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brian: explain? >> trying to make my west coast students understand issues on the east coast, the geography. something that often goes over their heads, they don't understand it, they have never there. so when they can grasp an issue that they themselves have either seen, experienced or come up their heads around, because it involves them come of that is something that they generally will engage in and understand. brian: what do you try to teach them is the best source of information? >> multiple sources. there is no single, best source of information if they want to understand an issue. they need to try to get different perspectives and understand what the influences are on those perspectives and come to their own understanding. brian: how long do your classes last? >> 50 minutes. >> i teach in lake st. louis at school in
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i teach and currently the fastest growing district in mis. i teach and currently the fastest growing district in the state of missouri, ap government and regular government and student leadership. brian: you have quite a senate race going on in the state of missouri? >> yes we do. brian: do the students care? i wish they cared a little bit more come honestly, coming intothat this current school year, i think we will be able to get them more involved in the process, to be able to understand more of what is happening. brian: a you are allowed to go outside the classroom and anyway and introduced him to history or any kind of current affairs around the area? >> yes, we can, as long as we have filled trip revisions, we can go putting much wherever the school district allows. brian: do you ever do it? >> i haven't taken kids outside of the school yet, no. brian: rebecca? edmund, andcca from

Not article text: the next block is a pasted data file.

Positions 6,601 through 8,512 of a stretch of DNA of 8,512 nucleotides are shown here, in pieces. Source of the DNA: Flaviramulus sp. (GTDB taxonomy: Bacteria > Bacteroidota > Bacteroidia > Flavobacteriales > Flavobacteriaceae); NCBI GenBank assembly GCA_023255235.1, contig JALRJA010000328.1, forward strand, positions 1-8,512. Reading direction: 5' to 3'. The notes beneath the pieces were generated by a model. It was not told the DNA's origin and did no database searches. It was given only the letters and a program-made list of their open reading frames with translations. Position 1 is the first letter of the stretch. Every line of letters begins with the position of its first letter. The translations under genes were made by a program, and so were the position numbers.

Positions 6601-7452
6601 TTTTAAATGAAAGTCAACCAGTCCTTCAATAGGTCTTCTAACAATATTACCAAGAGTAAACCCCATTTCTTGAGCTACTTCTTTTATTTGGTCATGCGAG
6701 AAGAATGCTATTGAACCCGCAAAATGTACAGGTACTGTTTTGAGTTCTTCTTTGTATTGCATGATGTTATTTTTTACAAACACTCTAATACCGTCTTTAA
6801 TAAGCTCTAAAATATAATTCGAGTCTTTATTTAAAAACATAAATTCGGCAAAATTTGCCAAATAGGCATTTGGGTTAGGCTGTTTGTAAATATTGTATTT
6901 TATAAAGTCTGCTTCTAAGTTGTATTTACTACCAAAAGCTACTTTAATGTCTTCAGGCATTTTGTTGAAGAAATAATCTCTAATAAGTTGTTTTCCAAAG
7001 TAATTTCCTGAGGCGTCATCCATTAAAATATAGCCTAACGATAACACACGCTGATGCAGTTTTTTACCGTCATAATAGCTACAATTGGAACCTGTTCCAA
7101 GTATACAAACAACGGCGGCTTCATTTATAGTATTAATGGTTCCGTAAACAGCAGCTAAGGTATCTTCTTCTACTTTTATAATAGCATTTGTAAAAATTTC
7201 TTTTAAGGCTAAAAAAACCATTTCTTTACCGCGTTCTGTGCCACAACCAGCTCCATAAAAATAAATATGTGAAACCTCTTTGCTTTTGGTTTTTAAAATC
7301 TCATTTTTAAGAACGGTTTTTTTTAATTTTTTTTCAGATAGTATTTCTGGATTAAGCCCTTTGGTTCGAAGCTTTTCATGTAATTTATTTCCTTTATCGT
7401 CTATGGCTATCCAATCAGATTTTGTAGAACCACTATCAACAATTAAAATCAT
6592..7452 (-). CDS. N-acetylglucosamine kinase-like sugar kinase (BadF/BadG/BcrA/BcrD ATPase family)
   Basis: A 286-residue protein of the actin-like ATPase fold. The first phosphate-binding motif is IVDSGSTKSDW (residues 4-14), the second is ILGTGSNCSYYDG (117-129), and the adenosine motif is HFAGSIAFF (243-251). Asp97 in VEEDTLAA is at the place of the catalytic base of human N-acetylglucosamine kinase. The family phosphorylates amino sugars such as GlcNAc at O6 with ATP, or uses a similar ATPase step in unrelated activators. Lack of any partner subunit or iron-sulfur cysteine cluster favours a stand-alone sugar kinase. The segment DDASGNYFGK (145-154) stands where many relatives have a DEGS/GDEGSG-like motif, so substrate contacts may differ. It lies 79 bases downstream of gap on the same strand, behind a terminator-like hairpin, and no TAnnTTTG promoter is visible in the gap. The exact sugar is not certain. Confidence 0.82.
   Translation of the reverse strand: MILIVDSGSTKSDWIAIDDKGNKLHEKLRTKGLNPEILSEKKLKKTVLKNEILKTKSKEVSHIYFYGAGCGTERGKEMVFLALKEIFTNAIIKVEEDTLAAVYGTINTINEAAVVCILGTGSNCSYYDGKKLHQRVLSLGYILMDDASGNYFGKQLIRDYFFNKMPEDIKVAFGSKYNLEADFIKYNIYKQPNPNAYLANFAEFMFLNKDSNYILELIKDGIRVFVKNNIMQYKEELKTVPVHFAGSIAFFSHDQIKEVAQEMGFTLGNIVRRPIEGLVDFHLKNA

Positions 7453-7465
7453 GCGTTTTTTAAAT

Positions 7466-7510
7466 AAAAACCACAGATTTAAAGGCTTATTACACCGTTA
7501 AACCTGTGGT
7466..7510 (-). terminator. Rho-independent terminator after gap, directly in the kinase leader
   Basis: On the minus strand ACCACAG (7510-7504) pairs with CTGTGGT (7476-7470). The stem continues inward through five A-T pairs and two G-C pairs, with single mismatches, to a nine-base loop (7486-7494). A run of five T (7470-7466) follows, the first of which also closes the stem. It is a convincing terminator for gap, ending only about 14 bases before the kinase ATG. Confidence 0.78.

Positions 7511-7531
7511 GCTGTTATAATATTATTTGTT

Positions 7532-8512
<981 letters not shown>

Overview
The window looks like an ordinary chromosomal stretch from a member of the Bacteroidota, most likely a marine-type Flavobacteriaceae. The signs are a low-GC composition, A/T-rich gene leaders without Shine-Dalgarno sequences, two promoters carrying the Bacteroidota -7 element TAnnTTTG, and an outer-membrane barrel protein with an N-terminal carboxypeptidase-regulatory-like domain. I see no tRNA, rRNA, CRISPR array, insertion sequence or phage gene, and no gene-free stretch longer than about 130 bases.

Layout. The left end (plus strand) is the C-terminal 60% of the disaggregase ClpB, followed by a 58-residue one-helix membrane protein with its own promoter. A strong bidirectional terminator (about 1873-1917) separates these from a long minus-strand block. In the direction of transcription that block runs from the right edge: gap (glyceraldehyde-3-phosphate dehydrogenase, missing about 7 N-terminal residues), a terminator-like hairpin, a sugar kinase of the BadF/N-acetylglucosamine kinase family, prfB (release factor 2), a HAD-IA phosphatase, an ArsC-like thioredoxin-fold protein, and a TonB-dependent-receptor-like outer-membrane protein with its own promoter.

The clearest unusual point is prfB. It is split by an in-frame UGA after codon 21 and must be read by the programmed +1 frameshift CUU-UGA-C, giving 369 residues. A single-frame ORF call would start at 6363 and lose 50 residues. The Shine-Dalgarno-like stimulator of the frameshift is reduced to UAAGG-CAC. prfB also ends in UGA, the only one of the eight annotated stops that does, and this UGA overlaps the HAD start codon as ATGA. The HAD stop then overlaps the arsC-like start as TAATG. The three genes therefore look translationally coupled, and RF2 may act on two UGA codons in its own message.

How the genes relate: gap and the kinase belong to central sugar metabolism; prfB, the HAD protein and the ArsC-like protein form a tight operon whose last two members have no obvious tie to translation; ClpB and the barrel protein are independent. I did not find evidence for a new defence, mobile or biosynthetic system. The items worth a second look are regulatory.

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i will be teaching at westmore. brian: oklahoma? >> oklahoma. i live in norman, and i will be teaching ap world history, world history and american history, and i teach as an adjunct professor for central texas college of for sale military ale military se base what is the difference between teaching students at the school and bundles at the military school? -- they areary active military, and one of the things they say at the end of the course is, i take off to the constitution. i really did not know anything about it, i didn't know what it said, i did not know it was a saying that i would defend, and they learn what it means. and i would say, my has posted
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his can the course the same way. brian: you have a panel of the american flag? >> from the supreme court. i have had it for several years. brian: do you wear it every day? >> not every day. . brian: are you a pen person like madeleine albright? >> [laughter] with the perl. it is from john kennedy's museum in -- and library, siamese something. >> how interested are you and all of this? you clearly must they attention to the museums. >> it is my passion and that is one of the things that students tell me. while, i didn't know this was real life. but this israeli life, it is every day, and am always appreciative of the administration and history it reaffirmscause